- Increased cost per pregnancy and live calf
- Labor and cattle handling (more times equals lots more cost)
- Cattle injuries due to handling, also fewer “heats”
- Semen cost and storage cost
- Increase in open cows
- Any sizable mistake in thawing or insemination results in zero conception
- Decrease in early breeding season conception numbers
- Weather-related issues. When the barometer is falling so is hormonal activity.
- Emphasis on EPDs. Remember milk, weaning weights, growth, rib eye area and several more EPDs are maternal killers.
I will concede that it is possible to end up with wrecks and high cost of pregnancies without AI or sexed semen. If you’re a single-sire outfit and not paying attention you can end up with zero pregnancies. With the use of a bunch of young bulls this shouldn’t be an issue. Remember that reliance on the real young or the real old is or can be a real problem. Every time I’ve been hired to ejaculate and evaluate a bull with multiple cows cycling, I was wasting my time and the producer’s money. One of the bulls was a brahman-influence bull that was a steer. Scrotal circumference is very important.
I once had an isolated client with four cows. Rather than AI he got a cattle jockey to drop him a 750-pound bull with some age. He left the bull in for four or five months starting in mid-July. He paid the cattle trader $50 and the trader got the weight gain on the bull. It made both parties a little money. Both of them said that it beat having a job.
On a regular basis I work for or talk to an intelligent beef producer who is or has just finished a synchronization program and AI with or without sexed semen. I get called out to sleeve for pregnancy 60 days after insemination. With clean-up bulls, 70% of the pregnancies are normally 30-45 days. When we figure the cost of the 60-day AI pregnancies everybody often gets sick. I once had a cowman tell me he could have done better lying on the couch. He was correct. But the truth is that they often do it again in four to five years.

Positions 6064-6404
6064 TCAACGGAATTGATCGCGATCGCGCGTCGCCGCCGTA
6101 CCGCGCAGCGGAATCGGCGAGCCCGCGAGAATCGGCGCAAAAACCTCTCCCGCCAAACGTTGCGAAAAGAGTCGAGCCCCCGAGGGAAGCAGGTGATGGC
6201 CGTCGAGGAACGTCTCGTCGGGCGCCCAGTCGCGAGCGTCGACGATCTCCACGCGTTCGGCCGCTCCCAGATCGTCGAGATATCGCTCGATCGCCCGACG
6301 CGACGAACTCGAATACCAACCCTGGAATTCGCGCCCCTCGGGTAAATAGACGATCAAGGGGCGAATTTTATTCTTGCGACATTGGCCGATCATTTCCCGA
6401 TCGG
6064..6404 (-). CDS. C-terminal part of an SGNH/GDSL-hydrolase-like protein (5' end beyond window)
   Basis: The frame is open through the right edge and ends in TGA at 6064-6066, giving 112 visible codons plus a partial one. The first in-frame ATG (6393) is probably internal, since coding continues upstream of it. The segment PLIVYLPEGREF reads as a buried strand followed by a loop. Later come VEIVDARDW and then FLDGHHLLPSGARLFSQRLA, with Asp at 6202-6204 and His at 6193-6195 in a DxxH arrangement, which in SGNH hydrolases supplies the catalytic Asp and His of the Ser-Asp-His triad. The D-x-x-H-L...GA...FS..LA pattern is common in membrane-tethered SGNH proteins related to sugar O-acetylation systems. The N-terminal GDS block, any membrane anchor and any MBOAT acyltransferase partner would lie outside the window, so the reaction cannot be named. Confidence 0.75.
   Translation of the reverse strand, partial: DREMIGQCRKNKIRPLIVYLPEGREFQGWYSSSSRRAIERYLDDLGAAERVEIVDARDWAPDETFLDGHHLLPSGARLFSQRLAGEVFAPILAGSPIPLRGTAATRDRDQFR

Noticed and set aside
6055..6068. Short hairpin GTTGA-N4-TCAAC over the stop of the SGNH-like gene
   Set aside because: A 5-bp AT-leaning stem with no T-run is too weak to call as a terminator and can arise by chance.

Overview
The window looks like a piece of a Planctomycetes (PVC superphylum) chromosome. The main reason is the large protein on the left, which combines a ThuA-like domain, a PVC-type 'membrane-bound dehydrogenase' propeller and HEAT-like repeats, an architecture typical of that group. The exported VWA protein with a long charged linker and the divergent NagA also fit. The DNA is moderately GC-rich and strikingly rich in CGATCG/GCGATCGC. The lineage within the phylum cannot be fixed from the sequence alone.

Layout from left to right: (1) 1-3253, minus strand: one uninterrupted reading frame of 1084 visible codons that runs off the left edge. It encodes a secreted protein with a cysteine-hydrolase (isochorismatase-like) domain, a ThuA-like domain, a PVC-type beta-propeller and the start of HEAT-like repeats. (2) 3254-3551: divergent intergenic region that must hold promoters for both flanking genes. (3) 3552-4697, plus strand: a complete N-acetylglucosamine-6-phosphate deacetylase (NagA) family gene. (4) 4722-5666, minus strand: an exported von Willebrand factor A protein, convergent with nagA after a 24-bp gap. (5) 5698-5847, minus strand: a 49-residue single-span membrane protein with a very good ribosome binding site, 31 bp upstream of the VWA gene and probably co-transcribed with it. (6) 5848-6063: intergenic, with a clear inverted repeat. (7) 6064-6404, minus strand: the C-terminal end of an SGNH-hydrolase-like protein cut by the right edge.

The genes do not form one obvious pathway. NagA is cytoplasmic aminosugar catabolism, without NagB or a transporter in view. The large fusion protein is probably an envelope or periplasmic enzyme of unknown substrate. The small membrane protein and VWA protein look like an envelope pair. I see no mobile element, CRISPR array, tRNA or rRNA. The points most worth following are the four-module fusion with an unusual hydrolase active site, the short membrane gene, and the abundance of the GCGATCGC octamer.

My biggest problem with sexed semen is that it adds more cost to an AI program that is already losing money. Conception rates are better than a few years back, especially with high-fertility heifers. But there is only about 30% as many spermatozoa per straw and 10-20% of the offspring are still the wrong sex. Remember that I’m not anti-technology, but truth is I can’t afford the majority of the offerings.
The commodity market wants healthy, hard cattle (especially yearlings) that fit the board. Their mammas loved them and their pappy was gifted with the equipment and hormones and ability to get the pregnancy job done.
Young bulls don’t tend to carry venereal diseases like trich and vibrio around for long periods. Closed herds have few such problems. We sell cattle by the pound and figure all the cost. We figure profits by the acre.
Chances are I’ve said more than enough and most of y’all caught my drift. By the way, I did not use any names because every producer I interviewed asked (actually told) me not to make full disclosure. Praise the Lord for good clean-up bulls.
The opinions of this author are not necessarily those of Farm Progress or Beef Producer.
You can read the response to this blog from the members of the Beef Reproduction Task Force here.